BANGALORE: If you have trouble repaying a home loan because you or your spouse lost a job or suffered a salary cut or your builder has overshot
his delivery schedule, your bank
may be willing to help by reducing the monthly repayment and extending the loan tenure. Small enterprises faced with cash flow issues are also likely to find banks far more amenable today to restructuring their loans.
Partly under pressure from the RBI and the Centre, banks are on a drive to bail out small enterprises and individuals who have started to default or are close to defaulting on loan repayments. The RBI has told banks that if a customer has been regular in his loan repayments till September 1, 2008, but has subsequently faced difficulties, the account can be restructured.
Normally, after a 90-day delinquency period, banks go about recovering the loan by measures such as attaching assets. This fresh approach could be a relief for many. But the application for restructuring, as per the RBI notification, needs to be made by March 31.
"Home loans and SME (small and medium enterprise) loans are coming up most for restructuring. Some real estate developers too are making requests," says Albert Tauro, CMD of Vijaya Bank.
Mahpara Ali, chief general manager of SBI, agrees: "We have received a fairly large number of applications for restructuring. Home loan borrowers come from good educational and professional backgrounds, so they have the intention to pay back their dues. It is just the difficult times that have compelled them to delay payments. So we are reducing the EMIs and increasing the tenure period. We tell them they can pay as much as they can now. Later, when their situation improves, we can restructure the loan again to what it was."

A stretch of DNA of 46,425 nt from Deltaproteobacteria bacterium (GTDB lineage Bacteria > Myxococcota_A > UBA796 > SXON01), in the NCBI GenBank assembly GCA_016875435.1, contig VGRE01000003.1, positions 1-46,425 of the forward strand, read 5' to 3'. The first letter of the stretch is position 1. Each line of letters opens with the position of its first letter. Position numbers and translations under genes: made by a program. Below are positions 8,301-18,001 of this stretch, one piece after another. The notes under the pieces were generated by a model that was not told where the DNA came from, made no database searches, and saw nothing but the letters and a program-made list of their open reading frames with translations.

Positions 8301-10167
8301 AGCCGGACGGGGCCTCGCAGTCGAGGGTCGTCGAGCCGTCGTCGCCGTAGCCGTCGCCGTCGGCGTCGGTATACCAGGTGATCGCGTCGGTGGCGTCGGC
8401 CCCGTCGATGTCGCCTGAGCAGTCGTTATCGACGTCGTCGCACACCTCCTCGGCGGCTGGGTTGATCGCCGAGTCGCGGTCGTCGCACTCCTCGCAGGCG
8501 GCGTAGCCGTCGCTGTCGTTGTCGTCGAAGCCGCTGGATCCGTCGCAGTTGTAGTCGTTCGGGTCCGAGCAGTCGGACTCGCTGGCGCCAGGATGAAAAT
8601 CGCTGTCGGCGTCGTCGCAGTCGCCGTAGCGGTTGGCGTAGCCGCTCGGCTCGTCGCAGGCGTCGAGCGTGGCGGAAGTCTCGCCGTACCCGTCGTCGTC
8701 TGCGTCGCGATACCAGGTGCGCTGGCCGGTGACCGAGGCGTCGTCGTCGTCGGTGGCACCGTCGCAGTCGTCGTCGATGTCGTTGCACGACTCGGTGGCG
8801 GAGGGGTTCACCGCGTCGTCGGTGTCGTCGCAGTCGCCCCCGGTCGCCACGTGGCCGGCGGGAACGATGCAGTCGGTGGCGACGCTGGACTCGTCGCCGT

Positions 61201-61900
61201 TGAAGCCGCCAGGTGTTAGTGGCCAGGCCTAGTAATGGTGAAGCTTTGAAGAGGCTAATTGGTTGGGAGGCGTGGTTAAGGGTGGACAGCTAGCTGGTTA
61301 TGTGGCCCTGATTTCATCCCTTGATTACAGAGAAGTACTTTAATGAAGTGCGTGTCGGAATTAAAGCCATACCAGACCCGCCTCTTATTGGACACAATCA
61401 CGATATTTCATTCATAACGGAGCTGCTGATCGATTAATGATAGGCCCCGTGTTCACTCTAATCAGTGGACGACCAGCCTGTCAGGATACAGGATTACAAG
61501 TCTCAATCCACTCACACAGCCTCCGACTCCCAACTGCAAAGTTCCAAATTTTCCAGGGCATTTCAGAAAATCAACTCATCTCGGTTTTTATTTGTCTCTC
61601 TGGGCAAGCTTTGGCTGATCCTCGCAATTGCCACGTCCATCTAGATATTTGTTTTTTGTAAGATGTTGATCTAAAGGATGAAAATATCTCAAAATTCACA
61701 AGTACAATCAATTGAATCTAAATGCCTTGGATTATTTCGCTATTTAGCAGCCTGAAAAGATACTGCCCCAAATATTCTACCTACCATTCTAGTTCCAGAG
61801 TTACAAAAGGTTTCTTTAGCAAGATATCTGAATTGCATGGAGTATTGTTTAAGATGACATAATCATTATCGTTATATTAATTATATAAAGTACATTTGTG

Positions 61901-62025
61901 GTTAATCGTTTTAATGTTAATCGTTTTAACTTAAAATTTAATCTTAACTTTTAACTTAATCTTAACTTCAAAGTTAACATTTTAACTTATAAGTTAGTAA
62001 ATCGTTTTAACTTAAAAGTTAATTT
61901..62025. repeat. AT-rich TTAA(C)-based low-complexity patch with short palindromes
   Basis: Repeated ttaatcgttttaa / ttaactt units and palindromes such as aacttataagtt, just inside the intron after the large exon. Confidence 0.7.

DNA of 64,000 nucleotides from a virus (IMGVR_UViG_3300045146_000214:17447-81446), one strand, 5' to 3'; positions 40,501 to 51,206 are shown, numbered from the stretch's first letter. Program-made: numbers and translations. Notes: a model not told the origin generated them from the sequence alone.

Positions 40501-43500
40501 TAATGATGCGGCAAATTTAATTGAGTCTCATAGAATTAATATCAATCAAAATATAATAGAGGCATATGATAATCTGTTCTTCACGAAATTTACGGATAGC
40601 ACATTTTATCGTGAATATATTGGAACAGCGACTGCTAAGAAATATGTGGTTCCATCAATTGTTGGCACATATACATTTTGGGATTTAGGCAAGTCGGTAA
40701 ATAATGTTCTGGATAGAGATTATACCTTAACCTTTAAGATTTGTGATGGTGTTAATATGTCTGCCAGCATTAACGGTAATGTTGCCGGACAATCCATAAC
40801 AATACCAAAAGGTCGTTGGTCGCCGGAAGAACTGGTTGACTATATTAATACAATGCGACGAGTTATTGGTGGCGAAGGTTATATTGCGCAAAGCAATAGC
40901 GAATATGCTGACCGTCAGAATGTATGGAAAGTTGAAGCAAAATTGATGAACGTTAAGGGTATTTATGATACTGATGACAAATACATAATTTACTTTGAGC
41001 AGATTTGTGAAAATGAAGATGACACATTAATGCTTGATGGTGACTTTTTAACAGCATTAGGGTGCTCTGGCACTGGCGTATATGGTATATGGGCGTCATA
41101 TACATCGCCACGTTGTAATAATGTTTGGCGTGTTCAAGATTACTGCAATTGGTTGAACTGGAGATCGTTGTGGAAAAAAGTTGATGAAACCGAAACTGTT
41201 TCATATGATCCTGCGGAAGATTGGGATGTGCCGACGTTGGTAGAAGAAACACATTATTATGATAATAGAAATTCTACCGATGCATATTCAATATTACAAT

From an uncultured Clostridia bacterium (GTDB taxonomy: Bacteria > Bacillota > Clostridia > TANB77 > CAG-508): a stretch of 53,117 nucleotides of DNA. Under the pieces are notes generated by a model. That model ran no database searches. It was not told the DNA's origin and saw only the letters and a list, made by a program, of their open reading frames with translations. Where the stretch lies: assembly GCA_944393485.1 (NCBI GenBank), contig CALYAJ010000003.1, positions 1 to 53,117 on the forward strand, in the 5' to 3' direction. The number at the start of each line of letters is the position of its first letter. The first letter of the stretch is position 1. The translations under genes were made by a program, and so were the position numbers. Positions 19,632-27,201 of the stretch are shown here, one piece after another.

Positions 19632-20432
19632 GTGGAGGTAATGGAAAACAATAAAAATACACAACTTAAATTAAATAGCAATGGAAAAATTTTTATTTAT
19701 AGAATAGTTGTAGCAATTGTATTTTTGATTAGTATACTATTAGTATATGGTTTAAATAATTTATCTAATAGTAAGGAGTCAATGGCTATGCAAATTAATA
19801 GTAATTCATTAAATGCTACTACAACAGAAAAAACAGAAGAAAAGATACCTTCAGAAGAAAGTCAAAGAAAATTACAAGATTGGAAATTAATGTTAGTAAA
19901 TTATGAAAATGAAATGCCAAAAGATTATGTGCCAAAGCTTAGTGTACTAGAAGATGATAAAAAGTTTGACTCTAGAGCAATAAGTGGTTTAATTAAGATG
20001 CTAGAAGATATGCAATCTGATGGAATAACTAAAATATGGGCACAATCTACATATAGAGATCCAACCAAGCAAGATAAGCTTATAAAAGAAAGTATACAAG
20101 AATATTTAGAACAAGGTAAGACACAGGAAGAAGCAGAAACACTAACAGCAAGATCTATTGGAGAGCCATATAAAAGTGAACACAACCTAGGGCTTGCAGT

SMEs too have been badly hit by the slowing economy. Many have not been receiving payments on time from their customers, many others — especially exporters and auto ancillaries — have seen sales slump, forcing them to default on loans. Tauro says a short period loan repayment moratorium is being considered for deserving SMEs.
SBI estimates to restructure about 50,000 accounts for SMEs. Some banking
officials expect one to two lakh SME accounts will be restructured.
D Muralidhar, president, Federation of Karnataka Chambers of Commerce & Industry (FKCCI), says some members have applied for restructuring, and some have already received a fresh package. "But we have been getting complaints from the districts that bank branches are not taking enough interest," he says.
Even in Bangalore, not everybody is happy with the banks' approach. J R Bangera, promoter of Premier Starch Products, says he had asked for an additional loan limit because his customer payments had been delayed, and his tax payments were falling due. "But the bank has only granted an ad hoc limit for 15 days. So I'll have to go to the bank again soon. So much time is spent sitting in front of bank managers. The top brass in banks may have the right approach, but down the line, the managers don't understand the trouble we are in," he says.